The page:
The size of pixels is one of the key limiting features in the state of the art of holographic displays systems. Holography is a technique that enables a light field to be recorded and later reconstructed when the original light field is no longer present, due to the absence of the original objects. The resolution and field of view in these holographic systems are dictated by the size of the pixel, i.e. the smallest light scattering element. To address the limitations of current holographic systems due to their pixel size, a research team set out to use nanostructures as the smallest possible light-scattering elements for producing holograms. They harnessed the extraordinary conductive and light scattering abilities of nanotubes and patterned an array of carbon nanotubes to produce a high resolution hologram.
It was previously thought that carbon nanotubes and other carbon nanomaterials are not well suited to make efficient solar cells. The main reason for this is that nanotubes are hard to isolate in single chiralities or in a given diameter range and only of semiconducting or metallic type, and thus it is hard to use them in a controlled way. New work has now shown that thin film solar cells made entirely out of carbon nanomaterials can achieve an efficiency similar to that of polymer solar cells at their initial research stages (a decade ago), but with much improved photostability. As a result, the use of carbon materials holds great promise towards the realization of photostable thin film solar cells.
One way to use engineered nanoparticles in the real world is in thin films. Such nanoparticulate films are thin layers, sometimes only a few nanometers thick, of composite materials that contain nanoparticles. These new materials have a wide range of applications in drug delivery, nanoelectronics, magnetic storage devices, sensors, or optical coating. However, most processes used to fabricate thin nanocomposite films with high nanoparticle fillings suffer from random nanoparticle agglomeration causing formation of irregularly shaped nanostructured features within the composite. Another complication arises from cracks that develop during the fabrication of the films. Researchers have now described a simple method for fabricating thick, crack-free silica nanoparticle films by subsequent deposition of thin, crack-free silica nanoparticle multilayers.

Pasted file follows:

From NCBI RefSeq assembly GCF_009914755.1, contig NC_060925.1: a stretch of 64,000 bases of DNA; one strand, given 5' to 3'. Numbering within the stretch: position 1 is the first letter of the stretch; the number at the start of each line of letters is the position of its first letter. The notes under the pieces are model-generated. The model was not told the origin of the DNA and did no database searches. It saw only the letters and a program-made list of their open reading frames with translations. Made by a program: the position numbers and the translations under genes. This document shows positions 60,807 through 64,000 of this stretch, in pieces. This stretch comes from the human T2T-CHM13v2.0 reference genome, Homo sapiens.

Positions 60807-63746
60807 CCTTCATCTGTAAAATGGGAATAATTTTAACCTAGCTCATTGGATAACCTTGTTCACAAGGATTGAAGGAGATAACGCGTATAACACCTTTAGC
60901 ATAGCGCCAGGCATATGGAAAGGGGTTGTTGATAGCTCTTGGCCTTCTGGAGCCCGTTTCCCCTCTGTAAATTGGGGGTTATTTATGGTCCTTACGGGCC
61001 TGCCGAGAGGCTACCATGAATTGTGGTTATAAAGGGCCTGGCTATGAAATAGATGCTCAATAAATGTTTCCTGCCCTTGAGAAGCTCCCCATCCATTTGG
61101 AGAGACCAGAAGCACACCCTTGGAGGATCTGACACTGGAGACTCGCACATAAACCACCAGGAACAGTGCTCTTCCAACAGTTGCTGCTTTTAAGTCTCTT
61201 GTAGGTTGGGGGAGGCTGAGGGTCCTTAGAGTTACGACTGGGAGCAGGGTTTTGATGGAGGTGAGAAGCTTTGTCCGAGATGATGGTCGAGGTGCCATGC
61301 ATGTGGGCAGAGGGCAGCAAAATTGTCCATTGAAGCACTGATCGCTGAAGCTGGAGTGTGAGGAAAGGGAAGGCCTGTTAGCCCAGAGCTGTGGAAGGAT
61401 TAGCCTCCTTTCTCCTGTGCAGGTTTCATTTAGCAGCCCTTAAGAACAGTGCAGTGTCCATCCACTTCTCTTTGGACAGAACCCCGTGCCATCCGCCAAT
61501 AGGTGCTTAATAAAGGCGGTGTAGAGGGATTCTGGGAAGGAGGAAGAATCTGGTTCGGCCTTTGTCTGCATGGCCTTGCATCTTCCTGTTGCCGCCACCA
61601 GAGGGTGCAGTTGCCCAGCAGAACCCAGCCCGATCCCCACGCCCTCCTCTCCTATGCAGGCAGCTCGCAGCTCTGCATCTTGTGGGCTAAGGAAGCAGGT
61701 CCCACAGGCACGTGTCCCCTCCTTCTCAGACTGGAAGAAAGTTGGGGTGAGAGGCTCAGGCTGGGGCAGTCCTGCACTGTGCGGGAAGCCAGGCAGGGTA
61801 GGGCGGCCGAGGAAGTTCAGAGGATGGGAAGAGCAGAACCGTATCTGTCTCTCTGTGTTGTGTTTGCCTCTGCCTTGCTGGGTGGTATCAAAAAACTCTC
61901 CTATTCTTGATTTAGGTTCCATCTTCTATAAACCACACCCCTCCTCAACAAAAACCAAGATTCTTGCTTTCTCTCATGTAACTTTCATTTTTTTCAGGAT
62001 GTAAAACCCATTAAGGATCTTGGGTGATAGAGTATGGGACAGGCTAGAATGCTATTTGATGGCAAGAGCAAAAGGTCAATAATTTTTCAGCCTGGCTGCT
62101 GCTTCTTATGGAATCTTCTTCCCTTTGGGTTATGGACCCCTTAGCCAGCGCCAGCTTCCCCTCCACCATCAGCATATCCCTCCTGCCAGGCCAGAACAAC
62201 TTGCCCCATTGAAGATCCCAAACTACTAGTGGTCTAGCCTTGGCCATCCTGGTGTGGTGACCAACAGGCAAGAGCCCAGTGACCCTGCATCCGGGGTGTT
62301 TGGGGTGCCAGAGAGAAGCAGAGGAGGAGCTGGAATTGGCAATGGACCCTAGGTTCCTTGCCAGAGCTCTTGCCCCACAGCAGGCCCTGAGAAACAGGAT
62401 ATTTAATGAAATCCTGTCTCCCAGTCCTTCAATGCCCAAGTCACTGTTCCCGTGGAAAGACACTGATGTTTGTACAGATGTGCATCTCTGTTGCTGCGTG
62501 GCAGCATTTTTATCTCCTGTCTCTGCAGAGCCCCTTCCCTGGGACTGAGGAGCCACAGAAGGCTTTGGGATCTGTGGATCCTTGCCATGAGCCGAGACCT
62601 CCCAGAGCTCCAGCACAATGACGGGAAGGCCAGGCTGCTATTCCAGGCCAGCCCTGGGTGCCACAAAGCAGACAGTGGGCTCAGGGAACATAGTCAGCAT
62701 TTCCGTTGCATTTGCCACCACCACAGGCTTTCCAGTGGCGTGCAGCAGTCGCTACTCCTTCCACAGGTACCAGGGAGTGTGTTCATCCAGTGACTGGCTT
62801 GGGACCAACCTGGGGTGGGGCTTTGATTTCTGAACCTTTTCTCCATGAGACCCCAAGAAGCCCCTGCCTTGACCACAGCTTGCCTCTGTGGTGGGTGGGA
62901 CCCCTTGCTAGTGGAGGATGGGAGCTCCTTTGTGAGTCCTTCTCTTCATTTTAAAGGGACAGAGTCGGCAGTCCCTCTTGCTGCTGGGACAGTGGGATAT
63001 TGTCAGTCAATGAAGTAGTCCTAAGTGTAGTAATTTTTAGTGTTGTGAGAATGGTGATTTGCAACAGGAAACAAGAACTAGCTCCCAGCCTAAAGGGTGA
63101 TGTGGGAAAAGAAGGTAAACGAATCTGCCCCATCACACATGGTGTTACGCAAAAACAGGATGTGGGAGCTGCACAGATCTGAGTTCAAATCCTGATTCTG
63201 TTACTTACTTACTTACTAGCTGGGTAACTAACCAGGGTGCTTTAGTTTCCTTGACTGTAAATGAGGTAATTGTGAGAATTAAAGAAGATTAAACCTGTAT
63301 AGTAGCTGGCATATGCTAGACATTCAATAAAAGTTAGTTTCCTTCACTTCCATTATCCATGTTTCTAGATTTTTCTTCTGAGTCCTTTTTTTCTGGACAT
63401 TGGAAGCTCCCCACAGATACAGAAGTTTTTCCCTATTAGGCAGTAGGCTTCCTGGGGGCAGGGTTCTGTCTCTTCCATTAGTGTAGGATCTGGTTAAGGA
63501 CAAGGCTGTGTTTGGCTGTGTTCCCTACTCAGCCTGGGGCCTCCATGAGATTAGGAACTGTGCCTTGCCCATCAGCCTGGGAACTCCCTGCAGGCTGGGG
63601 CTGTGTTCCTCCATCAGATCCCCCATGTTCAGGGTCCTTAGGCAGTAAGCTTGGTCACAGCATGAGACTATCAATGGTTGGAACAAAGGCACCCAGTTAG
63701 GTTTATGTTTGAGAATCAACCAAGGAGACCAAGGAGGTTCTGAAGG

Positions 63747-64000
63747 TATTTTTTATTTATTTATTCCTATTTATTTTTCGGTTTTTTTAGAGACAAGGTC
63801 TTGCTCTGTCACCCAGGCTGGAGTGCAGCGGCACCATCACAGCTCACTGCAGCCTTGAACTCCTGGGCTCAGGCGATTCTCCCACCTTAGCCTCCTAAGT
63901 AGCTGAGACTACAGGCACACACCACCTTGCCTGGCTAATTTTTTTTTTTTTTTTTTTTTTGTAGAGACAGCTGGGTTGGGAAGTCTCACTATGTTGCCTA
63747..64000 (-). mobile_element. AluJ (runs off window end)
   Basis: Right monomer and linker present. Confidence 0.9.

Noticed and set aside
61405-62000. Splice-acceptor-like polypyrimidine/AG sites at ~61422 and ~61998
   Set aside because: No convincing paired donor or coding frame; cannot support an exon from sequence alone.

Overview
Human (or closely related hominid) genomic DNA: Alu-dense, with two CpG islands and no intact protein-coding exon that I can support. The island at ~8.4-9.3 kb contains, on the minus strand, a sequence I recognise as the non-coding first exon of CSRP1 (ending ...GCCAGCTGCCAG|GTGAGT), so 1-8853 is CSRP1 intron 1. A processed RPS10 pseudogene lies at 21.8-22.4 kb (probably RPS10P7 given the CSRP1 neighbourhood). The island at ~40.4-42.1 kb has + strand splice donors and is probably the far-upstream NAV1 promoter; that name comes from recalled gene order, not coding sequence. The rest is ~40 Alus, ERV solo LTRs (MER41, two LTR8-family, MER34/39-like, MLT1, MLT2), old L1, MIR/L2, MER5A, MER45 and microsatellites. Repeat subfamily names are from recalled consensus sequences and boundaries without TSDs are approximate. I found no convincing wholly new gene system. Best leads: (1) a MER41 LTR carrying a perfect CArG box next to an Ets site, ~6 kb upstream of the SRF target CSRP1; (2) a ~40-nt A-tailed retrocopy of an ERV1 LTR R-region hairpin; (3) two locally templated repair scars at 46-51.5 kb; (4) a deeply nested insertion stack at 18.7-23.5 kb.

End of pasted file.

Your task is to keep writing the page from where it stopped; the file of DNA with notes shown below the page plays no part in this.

Smart phones, tablets and other electronic gadgets have become an integral part of our daily life. To maintain the steady development to even faster and smaller devices, it is desirable to replace their slow electrical data interconnects with fast optical connections. Photonic crystals are an ideal tool for such a purpose as they can guide and bend light on a nanometer scale. Surprisingly, researchers have so far been unable to truly probe inside these crystals how the light intensity is distributed - this, however, is a requirement for being able to accurately characterize the local density of electromagnetic states inside the crystal which is the key for controlling the interaction of light with matter. Researchers have now demonstrated a new concept to measure the intensity distribution of light inside photonic crystals. This method, for the first time, allows researchers to map the absolute strength of an electromagnetic field component inside a photonic crystal.